anyone under the age of 18 would be prohibited from operating farm machinery over 20 PTO horsepower; completing tasks at elevations over six feet high; and working at stockyards and grain and feed facilities. The language of the proposed rule is so specific it would even ban youth from operating a battery-powered screwdriver or a pressurized garden hose

The obvious obstruction between the American mind and the reality of child labor can easily be seen from the reaction to recent statements on the Republican campaign trail. Former Speaker of the House, Newt Gingrich had stated that children in schools should be put to work to teach them responsibility. The statements were met with consternation by many who felt he was advocating for cheap labor through children to supplant unionized labor. As he had later explained though, assigning children work duties during school would teach them not only responsibility but by working at their schools, would teach them a sense of pride and ownership for the school environment.

“Most of these schools ought to get rid of the unionized janitors, have one master janitor, and pay local students to take care of the school,” said Gingrich, the former Speaker of The House of Representatives. “The kids would actually do work, they would have cash, they’d have pride in the schools. They’d begin the process of rising.”  Teaching them work ethic as part of their education is a value and necessary to teach them how to function in a normal, responsible, adult role. By completely and extremely negating any form of work for children in the nation, many do not come to understand what work ethic is or the value of money earned until a later time in their lives which could be viewed to be in and of itself, an injustice. We hear reports of obesity and disconnection of children from reality because of electronic media but insist on feeding the problem with continued control by an already over reaching, governmental system.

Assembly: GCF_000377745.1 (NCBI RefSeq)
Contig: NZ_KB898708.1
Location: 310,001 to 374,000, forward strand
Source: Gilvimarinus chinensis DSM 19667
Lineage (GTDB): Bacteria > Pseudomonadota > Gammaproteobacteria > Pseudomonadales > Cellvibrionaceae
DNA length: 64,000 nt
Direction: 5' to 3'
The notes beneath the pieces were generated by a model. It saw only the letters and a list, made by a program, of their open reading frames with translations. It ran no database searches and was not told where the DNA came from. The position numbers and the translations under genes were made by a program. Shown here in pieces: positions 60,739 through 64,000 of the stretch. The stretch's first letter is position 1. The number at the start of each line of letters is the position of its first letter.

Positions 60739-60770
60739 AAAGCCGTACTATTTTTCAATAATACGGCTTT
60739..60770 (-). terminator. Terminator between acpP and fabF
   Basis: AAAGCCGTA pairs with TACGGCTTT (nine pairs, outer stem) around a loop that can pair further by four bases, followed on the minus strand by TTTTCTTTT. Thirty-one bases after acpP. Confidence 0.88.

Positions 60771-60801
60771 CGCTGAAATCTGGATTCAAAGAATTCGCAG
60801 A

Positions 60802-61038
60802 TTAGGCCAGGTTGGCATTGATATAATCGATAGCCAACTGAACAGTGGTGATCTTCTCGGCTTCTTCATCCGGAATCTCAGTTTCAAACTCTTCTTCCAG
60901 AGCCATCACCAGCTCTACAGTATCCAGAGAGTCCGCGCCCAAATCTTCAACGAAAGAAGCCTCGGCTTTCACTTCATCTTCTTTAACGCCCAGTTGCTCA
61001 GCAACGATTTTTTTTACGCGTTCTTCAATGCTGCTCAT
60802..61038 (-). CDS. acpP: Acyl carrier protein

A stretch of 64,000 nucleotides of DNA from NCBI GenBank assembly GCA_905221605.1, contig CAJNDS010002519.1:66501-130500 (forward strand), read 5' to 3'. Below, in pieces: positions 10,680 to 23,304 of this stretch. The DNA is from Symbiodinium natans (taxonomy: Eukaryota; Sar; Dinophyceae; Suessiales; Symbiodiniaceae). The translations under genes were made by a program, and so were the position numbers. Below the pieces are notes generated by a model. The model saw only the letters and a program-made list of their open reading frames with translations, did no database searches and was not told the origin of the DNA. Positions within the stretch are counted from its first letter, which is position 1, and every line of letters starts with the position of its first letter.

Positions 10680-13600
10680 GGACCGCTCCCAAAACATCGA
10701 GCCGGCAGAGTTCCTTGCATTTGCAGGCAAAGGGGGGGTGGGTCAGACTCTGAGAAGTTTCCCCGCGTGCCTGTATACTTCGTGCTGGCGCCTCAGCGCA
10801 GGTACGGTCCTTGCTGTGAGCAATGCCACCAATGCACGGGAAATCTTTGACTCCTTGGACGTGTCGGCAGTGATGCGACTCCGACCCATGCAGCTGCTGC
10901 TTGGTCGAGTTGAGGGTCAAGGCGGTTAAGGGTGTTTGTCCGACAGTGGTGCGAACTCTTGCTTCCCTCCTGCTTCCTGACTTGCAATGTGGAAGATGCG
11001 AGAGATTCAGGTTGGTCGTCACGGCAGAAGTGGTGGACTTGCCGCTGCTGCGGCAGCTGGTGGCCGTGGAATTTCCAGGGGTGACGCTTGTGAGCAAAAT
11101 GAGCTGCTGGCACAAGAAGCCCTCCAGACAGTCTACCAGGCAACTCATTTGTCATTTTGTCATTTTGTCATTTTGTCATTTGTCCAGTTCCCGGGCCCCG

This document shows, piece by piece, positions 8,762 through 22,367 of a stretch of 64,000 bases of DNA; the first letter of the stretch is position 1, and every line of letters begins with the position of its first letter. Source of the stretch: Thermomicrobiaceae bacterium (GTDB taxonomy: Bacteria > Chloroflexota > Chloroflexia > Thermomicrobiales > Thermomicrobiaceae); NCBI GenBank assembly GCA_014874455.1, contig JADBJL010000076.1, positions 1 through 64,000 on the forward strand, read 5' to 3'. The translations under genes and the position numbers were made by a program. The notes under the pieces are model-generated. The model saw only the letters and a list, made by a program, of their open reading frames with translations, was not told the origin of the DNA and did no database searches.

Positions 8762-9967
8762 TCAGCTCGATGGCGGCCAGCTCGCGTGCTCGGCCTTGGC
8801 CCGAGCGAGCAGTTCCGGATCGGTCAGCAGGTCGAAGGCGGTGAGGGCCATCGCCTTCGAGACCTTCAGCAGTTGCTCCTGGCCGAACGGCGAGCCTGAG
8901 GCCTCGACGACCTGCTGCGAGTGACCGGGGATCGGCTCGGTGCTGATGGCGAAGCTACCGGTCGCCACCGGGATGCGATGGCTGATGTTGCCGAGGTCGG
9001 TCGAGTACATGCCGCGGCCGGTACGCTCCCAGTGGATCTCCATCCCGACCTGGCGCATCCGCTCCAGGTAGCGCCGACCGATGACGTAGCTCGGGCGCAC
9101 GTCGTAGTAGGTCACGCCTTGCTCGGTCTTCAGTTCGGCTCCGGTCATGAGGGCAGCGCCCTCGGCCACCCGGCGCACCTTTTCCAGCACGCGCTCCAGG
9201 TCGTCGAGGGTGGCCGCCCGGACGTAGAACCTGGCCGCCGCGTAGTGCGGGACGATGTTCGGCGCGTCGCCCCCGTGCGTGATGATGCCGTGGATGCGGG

Not sure about the reader but when this author was growing up, chores were a responsibility to the family unit; not illegal child labor. Scholl work assignments were also required for copy making, kitchen service and clean up in the cafeteria. Was it forced labor, though? Well of course it was, no child likes chores but these labors taught responsibility and a sense of what work was as well as an understanding of what it meant to reap what you sow, how to exert effort to do so and how to participate in the family structure and in school. The new Laws to "protect" children from labor are only serving to increase the already high numbers of lazy, obese ridden children we have now. How sedentary do we need our children to be before the act of "saving them" from labor only forces them into the even worse situation of habitual laziness or ill prepares them for adult responsibility?